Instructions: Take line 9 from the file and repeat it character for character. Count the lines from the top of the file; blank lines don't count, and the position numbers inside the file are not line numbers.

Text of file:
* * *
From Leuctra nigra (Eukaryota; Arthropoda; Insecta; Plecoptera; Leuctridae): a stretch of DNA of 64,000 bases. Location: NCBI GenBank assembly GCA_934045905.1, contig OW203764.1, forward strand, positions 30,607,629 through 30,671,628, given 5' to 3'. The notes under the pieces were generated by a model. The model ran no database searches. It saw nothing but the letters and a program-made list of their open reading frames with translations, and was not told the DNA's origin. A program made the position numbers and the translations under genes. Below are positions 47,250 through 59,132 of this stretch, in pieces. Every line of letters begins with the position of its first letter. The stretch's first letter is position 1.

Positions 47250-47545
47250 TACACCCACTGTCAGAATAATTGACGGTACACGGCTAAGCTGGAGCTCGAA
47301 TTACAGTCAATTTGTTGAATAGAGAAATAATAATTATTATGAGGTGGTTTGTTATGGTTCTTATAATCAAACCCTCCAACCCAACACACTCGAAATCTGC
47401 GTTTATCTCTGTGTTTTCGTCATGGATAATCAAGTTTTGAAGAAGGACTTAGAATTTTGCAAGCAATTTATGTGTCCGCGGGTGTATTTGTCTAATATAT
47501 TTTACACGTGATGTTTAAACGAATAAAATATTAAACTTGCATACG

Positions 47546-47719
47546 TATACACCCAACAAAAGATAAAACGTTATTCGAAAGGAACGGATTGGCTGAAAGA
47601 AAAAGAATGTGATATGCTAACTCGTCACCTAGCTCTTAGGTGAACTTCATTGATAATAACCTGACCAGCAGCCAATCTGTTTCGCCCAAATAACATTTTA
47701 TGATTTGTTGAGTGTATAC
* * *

47601 AAAAGAATGTGATATGCTAACTCGTCACCTAGCTCTTAGGTGAACTTCATTGATAATAACCTGACCAGCAGCCAATCTGTTTCGCCCAAATAACATTTTA